A District of Columbia Superior Court judge issued a ruling Thursday (August 24) regarding the Department of Justice seeking private information on DisruptJ20.org visitors. The court ordered the Los Angeles-based tech company DreamHost to provide email addresses and other computer information from people who visited the anti-Trump website in the months leading to Inauguration Day. Civil liberties groups have expressed grave concerns about the First Amendment implications of the case.
A judge had already approved a warrant for the DoJ to search records related to DisruptJ20, the website used to organize protests of President Donald Trump’s inauguration on January 20. The information sought by federal prosecutors included the IP addresses, emails and other information. However, the web hosting company DreamHost, which holds the records, disputed the government’s request, calling it overly broad-ranging and saying it threatens privacy and free speech.
The company sustained the objections to the warrant in court Thursday even after prosecutors had withdrawn from their unusually large-scale request for data on every visit to the protest website since it was set up in November. The IP addresses were removed from the original search request, along with unpublished drafts, images, HTTP requests, error logs and metadata.
However, Raymond Aghaian, who represented DreamHost in court Thursday, highlighted the fact that the warrant still asks for content from all email accounts on the DisruptJ20.org domain. He claimed that the narrowed request was still too broad because it could capture information on people who had nothing to do with the riots.
“When it comes to sensitive First Amendment issues such as this one, it should not be the case where the government gets to rummage through material to determine whether something is valid or not,” Aghaian said.
Prosecutor John Borchert assured that the government “is mindful of the First Amendment.”
At Thursday’s hearing a DC Superior Court judge Robert Morin said he had to balance two legitimate interests — free speech and requisites for law enforcement — and ultimately ruled for a two-step warrant process with additional safeguards.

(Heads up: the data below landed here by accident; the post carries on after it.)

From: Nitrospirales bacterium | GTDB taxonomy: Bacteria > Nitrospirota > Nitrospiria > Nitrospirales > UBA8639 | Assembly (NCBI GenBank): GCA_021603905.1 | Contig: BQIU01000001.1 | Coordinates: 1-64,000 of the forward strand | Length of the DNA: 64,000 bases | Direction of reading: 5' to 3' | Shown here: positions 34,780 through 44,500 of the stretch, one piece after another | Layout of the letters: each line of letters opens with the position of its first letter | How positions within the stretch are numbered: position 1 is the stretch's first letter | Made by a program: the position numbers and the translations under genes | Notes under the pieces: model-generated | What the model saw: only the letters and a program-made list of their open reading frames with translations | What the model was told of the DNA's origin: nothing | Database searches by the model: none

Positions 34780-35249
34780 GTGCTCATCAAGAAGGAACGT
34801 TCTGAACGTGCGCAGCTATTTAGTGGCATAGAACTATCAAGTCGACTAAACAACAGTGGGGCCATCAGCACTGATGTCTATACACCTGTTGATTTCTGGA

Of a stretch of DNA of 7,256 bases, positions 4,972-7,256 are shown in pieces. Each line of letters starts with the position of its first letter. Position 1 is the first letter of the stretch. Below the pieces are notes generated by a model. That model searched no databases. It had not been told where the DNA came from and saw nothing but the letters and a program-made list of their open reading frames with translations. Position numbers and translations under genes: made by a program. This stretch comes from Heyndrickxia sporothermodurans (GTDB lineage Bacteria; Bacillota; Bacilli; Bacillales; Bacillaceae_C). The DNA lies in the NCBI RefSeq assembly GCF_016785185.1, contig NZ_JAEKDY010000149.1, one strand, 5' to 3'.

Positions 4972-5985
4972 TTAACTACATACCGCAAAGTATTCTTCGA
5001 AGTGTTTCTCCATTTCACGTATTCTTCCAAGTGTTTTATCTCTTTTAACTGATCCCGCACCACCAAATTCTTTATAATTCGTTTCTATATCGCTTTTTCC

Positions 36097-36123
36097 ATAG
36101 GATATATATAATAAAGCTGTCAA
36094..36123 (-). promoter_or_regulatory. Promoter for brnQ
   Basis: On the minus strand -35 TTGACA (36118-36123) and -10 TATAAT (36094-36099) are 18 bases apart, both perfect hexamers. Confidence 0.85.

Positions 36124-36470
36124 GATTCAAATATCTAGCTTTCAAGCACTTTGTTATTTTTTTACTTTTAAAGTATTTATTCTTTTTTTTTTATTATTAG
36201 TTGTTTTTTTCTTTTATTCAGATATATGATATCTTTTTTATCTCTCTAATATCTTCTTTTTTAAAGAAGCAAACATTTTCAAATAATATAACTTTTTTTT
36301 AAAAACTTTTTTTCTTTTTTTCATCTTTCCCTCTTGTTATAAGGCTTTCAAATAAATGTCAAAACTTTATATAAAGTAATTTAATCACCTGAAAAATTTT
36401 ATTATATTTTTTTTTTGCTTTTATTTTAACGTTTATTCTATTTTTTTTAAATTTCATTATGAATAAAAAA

The judge ordered DreamHost to turn over the website information to the court and said he would maintain the data until the company decides about its appeal. The court will supervise how the data is searched, DreamHost said in a blog post.
The judge also ruled that the government must report on how they plan to review the data, identify those included in the process and explain how they will avoid collecting protected information about “innocent visitors” to the website. The order restricts the time frame for which data will be reviewed.
Further, the DoJ will have to give the court one set of data not covered by the warrant that will be sealed and not reviewed thereafter and a second set of data with the reasoning behind why it’s evidence of a crime.
Lawyers for DreamHost told reporters following the opening hearing that they would review the transcript and make a decision whether to appeal in the near future. Chris Ghazarian, general counsel for DreamHost, said: “We are happy that they decided to retract a lot of the problematic requests, but there still are quite a few issues.”
Meanwhile, human rights groups have expressed concern about the situation. Mark Rumold, senior staff attorney at the digital rights group Electronic Frontier Foundation, said he was “deeply uncomfortable with DOJ rifling through a bunch of First Amendment-protected communications.”
Sixty human rights groups and other organizations sent a letter to Atty. Gen. Jeff Sessions on Thursday to express their concerns about the search warrant demand and the precedent it sets. The letter says: “Americans have a right to seek information without fear of surveillance; they have a right to privacy; they have a right to dissent; and they have a right to petition their government without fear of persecution.”
One of the reasons why NordVPN started offering its privacy service in the first place was the sense of the Internet freedom being constantly eroded. Cases like these set a dangerous precedent, which may eventually lead to people thinking twice about visiting any website that may potentially be seen as undesirable by the government. That’s the opposite of freedom of speech and the right to dissent, and it can’t be a positive sign for the American democracy.